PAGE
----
The remains of an unidentified American serviceman from the Vietnam War, buried beneath the Tomb of the Unknowns in Arlington National Cemetery 14 years ago, are no longer unknown.
They belong to First Lt. Michael Blassie, an Air Force pilot whose attack jet crashed on May 11, 1972, near a village in South Vietnam called An Loc. He was 24 at the time and ever since has, officially, been considered missing in action.
A new type of genetic test — not available when President Ronald Reagan honored the “unknown soldier” from the Vietnam War at a symbolic state funeral on Memorial Day 1984 — has matched DNA taken from the remains with DNA from Blassie's mother, officials at the Pentagon said on Monday.
The Pentagon removed the remains from the Tomb of the Unknowns last month after a lengthy investigation ordered by Secretary of Defense William Cohen concluded that the remains very likely belonged to one of nine Americans killed in Vietnam, including Blassie. The lieutenant's family had urged the Pentagon to conduct the DNA tests after news reports raised questions about the identity of the Unknown Soldier.
Cohen, who presided over the disinterment at what is one of the nation's most revered memorials, just across the Potomac River from Washington, is scheduled to announce the results at the Pentagon on Tuesday, but the families of the nine missing Americans were notified by telephone on Monday.
The lieutenant's family declined on Monday night to comment until it received official confirmation of the Pentagon's findings.
The Blassies have said they wanted to take Blassie's remains home to the suburbs of St. Louis, where he was reared. They have said they want to bury him at Jefferson Barracks National Cemetery, near the grave of his father, George, a veteran of World War II who died in 1991.
The identification of the remains, which until last month lay with unknown soldiers from the two World Wars and the Korean War, has now raised the possibility that there will not be another set of remains put in the tomb.
Officials at the Pentagon have already begun to ask whether there should even be a new search for an unknown soldier. Although 2,087 Americans remain missing from Vietnam and unidentified remains have been gathered, the advances in genetic testing have made it highly unlikely that any set of remains can be called “unknown” with absolute certainty.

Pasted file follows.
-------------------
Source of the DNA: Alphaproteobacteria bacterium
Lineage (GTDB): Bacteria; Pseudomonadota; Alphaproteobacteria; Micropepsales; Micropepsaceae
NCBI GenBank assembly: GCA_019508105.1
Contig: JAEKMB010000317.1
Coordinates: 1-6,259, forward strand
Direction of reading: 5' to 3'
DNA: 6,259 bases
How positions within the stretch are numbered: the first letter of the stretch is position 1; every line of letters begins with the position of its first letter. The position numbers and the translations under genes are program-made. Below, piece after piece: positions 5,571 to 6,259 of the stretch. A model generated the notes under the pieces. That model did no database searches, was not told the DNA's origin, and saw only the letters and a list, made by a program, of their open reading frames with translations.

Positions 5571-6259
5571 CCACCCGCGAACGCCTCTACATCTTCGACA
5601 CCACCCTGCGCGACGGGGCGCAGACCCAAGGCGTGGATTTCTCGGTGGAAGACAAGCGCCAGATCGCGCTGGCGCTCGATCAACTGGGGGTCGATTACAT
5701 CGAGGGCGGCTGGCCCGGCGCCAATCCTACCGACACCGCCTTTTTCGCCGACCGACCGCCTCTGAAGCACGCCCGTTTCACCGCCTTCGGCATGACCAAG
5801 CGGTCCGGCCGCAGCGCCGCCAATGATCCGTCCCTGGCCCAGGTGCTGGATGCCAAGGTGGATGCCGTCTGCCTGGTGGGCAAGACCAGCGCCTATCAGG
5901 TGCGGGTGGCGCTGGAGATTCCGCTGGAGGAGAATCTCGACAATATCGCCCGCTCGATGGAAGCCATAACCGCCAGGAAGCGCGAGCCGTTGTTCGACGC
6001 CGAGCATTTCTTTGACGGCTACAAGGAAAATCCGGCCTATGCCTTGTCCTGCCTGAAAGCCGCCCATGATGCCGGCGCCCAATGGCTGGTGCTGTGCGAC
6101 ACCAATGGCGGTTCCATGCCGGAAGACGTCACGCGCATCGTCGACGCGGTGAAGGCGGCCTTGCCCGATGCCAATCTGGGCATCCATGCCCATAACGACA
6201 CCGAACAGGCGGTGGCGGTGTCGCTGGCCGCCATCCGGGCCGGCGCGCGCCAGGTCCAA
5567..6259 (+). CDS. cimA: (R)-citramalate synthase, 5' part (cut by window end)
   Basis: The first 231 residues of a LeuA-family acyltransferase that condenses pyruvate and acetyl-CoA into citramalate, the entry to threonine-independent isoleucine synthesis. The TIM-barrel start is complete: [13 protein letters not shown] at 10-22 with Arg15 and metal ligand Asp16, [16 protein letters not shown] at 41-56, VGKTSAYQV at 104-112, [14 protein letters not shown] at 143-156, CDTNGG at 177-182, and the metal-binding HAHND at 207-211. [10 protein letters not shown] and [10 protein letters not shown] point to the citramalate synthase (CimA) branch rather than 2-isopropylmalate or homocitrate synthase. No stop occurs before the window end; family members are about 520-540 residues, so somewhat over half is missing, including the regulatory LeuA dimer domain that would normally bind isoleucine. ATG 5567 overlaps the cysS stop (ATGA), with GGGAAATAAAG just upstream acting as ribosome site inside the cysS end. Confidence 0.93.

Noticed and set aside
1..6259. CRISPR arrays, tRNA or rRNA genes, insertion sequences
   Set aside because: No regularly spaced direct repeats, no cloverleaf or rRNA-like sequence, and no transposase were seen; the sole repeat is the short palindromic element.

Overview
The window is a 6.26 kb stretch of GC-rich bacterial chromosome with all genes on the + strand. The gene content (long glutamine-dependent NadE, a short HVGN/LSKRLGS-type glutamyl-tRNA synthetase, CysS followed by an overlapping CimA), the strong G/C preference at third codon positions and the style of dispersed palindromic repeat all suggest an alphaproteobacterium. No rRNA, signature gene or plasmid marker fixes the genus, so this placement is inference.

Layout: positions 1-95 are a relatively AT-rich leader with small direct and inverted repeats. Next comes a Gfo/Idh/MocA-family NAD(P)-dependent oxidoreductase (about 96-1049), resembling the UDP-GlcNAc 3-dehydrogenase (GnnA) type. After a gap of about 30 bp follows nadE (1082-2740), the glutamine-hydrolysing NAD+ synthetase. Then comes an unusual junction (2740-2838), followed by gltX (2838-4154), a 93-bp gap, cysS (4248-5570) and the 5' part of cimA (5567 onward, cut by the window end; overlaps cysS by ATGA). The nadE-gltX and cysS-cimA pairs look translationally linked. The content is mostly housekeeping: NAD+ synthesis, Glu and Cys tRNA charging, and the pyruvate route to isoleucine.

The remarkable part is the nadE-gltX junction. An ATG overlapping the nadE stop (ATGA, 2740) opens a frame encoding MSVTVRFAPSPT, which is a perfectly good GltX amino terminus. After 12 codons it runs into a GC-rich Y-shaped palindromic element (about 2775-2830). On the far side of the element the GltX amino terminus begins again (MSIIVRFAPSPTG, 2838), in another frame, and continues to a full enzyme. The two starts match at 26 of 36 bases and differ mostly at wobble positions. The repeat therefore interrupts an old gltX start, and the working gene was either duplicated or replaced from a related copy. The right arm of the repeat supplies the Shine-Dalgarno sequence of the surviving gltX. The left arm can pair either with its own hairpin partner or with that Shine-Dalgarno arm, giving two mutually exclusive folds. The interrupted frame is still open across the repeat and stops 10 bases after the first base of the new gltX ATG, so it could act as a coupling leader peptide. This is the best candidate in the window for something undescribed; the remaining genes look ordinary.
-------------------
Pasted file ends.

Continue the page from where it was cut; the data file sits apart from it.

If a new set of remains were placed in the tomb, one official said, “you'd have to relive this chapter over and over.”
Blassie, a graduate of the Air Force Academy, died when his A-37B attack jet crashed in flames outside An Loc, a hotly contested village near the border with Cambodia. Because of the intense fighting, the site of the crash could not be searched and his remains recovered.
It was not until five months later that a South Vietnamese patrol reached the spot and recovered four ribs, the right humerus and part of the pelvis, as well as a collection of personal items, including Blassie's identification card and remnants of a flight suit.
According to the Pentagon's investigation, the remains were tentatively identified as Blassie's based on that evidence. In 1978, however, the Pentagon's Central Identification Laboratory in Hawaii found that neither the blood type of the remains nor the size of the humerus matched Blassie's. By then, some of the personal items were lost, and the remains were reclassified as unknown.
The Pentagon's investigation then reviewed the records for all known casualties near An Loc, concluding earlier this year that the remains likely belonged to one of nine Americans, all pilots or crew members.
Using the new tests, which were approved for use only in 1995, the Pentagon compared a sample of mitochondrial DNA removed from the pelvis last month with samples from maternal relatives of eight of the nine. (There was no maternal relative of the ninth.)
The sample matched Blassie's mother, Jean.
For the other families, the uncertainties remain. Althea Strobridge, the mother of Capt. Rodney Strobridge, said in a telephone interview on Monday night that while she was happy for the Blassies, for her at least, nothing had changed.
The Pentagon's circumstantial evidence, including the blood type, had made Strobridge the most likely other match. The captain, a 30-year-old Army helicopter pilot, was shot down in the same area and on the same day in 1972.
At first Mrs. Strobridge said she did not really want to open the Tomb of the Unknowns to test the remains. Six years after Strobridge disappeared, his family, including his mother and his wife, Pat, held a memorial service and officially accepted his death. A white gravestone was placed in his memory at Arlington, not far from the Tomb of the Unknowns.
Still, Mrs. Strobridge, who lives in Perry, Iowa, agreed to give a sample of her blood for the tests.
“It brought it all back so vividly,” she said.
Michael Robert Patterson was born in Arlington and is the son of a former officer of the US Army. So it was no wonder that sooner or later his interests drew him to American history and especially to American military history. Many of his articles can be found on renowned portals like the New York Times, Washingtonpost or Wikipedia.
Reviewed by: Michael Howard